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The amount of information blood tests can give is often crucial in the treatment of falling and/or thinning hair. It is usually best for blood to be drawn after a fast of 12 hours, ideally in the morning before 11am, without having breakfast.


Subsequent tests should be taken at approximately the same time and under the same circumstances for accurate comparison as your hair condition is monitored and improves. This is so that any supplements or medications prescribed can be accurately adjusted. Philip Kingsley trichologists have a number of ‘blood profiles’ that they recommend in relevant cases during consultations.


The tests are administered by a doctor who sends the blood to a laboratory for analysis according to the recommended profile. Alternatively, you might be sent directly to the laboratory. Within a week or so, we receive the test results for our trichologists’ analysis as to how blood levels might be affecting your hair.

A typical profile, and one we recommend most, looks at all iron levels, including ferritin (iron stores), white and red blood cells, zinc, vitamin B12, folic acid and thyroid. Sometimes, hormonal and full blood chemistries are also run. The problem with hormone tests, i.e. oestrogens (female hormones) and androgens (male hormones), is that they may be within the normal reference range and still affect your hair.


So much depends on the sensitivity of your hair follicles to circulating hormones. If you have a genetic predisposition to hair loss, normal or even sub-normal levels of oestrogens and/or androgens can cause problems.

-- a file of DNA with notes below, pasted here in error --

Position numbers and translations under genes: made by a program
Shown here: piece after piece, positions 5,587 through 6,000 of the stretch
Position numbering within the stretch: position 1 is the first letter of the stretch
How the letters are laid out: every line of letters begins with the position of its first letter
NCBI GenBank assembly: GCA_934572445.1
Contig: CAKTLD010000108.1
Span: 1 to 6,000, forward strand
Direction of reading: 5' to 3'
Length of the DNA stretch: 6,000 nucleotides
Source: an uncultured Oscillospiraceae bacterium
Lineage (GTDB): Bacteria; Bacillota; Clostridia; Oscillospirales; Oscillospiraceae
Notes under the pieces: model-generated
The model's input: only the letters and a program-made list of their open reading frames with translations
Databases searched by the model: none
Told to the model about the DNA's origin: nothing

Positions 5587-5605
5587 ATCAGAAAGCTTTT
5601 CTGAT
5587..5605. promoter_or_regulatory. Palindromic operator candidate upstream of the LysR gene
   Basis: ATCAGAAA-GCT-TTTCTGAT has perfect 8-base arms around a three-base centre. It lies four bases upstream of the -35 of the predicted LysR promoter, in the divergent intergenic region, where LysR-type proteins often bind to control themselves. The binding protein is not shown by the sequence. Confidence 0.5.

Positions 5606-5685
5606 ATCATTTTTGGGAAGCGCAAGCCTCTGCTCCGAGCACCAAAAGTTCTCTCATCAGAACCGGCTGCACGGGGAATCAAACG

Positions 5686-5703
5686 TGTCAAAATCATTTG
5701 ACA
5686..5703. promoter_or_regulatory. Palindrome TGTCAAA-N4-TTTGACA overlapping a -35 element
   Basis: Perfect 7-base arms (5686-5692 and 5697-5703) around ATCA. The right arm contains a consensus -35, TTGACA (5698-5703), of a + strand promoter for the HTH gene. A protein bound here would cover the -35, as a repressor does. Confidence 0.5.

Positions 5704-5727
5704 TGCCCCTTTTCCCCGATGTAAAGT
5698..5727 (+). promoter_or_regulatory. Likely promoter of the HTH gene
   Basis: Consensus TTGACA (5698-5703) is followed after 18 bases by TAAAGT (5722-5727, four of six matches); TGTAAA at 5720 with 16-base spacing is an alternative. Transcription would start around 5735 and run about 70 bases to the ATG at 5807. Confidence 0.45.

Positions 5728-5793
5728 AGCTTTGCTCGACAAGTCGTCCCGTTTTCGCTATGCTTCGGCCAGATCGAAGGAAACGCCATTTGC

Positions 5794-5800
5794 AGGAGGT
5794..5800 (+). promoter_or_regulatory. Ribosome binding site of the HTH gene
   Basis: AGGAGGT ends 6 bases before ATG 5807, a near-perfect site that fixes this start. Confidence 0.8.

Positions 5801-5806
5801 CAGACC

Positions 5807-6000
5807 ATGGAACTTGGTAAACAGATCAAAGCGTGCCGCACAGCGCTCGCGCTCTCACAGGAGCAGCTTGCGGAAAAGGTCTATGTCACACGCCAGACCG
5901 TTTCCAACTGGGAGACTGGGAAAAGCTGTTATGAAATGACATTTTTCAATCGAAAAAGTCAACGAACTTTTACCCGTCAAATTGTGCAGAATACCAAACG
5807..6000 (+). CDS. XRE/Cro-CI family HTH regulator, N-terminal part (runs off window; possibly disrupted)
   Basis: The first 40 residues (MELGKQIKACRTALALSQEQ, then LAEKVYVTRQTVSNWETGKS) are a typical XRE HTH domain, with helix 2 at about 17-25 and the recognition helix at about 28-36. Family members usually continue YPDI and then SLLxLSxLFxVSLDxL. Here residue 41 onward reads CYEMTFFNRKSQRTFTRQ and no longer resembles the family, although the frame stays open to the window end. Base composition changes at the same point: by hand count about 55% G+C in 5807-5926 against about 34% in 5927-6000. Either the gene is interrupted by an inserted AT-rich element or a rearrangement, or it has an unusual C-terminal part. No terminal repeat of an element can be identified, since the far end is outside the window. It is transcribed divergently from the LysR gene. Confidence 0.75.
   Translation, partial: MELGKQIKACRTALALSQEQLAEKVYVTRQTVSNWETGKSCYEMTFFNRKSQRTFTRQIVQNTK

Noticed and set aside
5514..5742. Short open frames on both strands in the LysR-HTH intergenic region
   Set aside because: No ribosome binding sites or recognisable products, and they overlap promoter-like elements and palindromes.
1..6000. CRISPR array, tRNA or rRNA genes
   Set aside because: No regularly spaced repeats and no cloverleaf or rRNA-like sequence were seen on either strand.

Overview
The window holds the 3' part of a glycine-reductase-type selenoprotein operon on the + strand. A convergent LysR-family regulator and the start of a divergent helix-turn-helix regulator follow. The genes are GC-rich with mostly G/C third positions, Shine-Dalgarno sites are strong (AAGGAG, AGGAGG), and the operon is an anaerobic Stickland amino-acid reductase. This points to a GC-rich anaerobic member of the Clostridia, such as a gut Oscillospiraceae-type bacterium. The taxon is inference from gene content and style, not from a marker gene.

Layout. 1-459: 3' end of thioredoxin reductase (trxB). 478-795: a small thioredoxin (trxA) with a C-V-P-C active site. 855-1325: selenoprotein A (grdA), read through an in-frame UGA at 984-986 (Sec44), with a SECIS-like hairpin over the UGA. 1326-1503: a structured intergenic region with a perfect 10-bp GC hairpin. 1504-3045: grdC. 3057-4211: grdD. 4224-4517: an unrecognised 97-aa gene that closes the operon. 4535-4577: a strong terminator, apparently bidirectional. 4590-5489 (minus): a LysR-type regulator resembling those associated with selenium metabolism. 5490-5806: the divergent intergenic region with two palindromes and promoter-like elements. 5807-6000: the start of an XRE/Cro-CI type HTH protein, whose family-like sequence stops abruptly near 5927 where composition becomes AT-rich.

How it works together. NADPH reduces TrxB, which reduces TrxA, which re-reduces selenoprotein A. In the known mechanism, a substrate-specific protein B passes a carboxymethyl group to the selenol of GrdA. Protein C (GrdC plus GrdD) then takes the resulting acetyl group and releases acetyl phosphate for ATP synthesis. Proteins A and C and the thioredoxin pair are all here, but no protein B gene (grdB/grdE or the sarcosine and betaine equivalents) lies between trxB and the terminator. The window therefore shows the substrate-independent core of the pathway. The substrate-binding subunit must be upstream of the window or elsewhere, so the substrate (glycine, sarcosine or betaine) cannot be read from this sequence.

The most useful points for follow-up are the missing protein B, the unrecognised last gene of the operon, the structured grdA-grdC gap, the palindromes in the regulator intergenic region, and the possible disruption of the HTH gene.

However, if you don’t have genetically susceptible hair follicles, even high levels of circulating hormones may not little effect. Similarly, readings of thyroid, iron, ferritin, B12, folic acid, etc. in the normal reference range effect some people’s hair follicles more than others’. Biochemistries are also sometimes required. These measure various liver and kidney functions, proteins, cholesterol, triglycerides, potassium, sodium, etc., all of which can have an effect on your hair.

How to Read Blood Test Results

If you are experiencing hair loss, you might have asked your doctor to arrange blood tests and in many instances your results may come back within the normal reference range. While your doctor may well say that everything is normal and not to worry, chances are that you will still be concerned because you know that something is amiss.


Also, there is always an underlying cause for hair loss. The reason for confusion is frequently this: your GP will read your blood test results differently than a trichologist will. He or she is looking for levels that might affect your general health, but not your hair – a non-vital tissue.

For instance, there can be low normal, mid-normal and high normal readings, and the high and the low normals can often cause hair problems, but won’t affect your general health. For example, ferritin may have a reference range of 10-130 ug/L (micrograms per litre), with your results showing a reading of 30 ug/L.


While this level is fine in terms of the well-being of vital organs, optimum ferritin levels for hair should be at least 80 ug/L and anything less can trigger increased hair fall, or decreased growth. Thyroid and haemoglobin levels are other examples of this and can be quite complex. If you are losing your hair, have spoken with your doctor and are still concerned by your blood tests, it’s best to speak with a trichologist for further analysis.

You could also go directly to a Philip Kingsley trichologist for a consultation and blood tests. It is our practice to always consult with your general doctor and any other relevant medical specialists about your blood work results.

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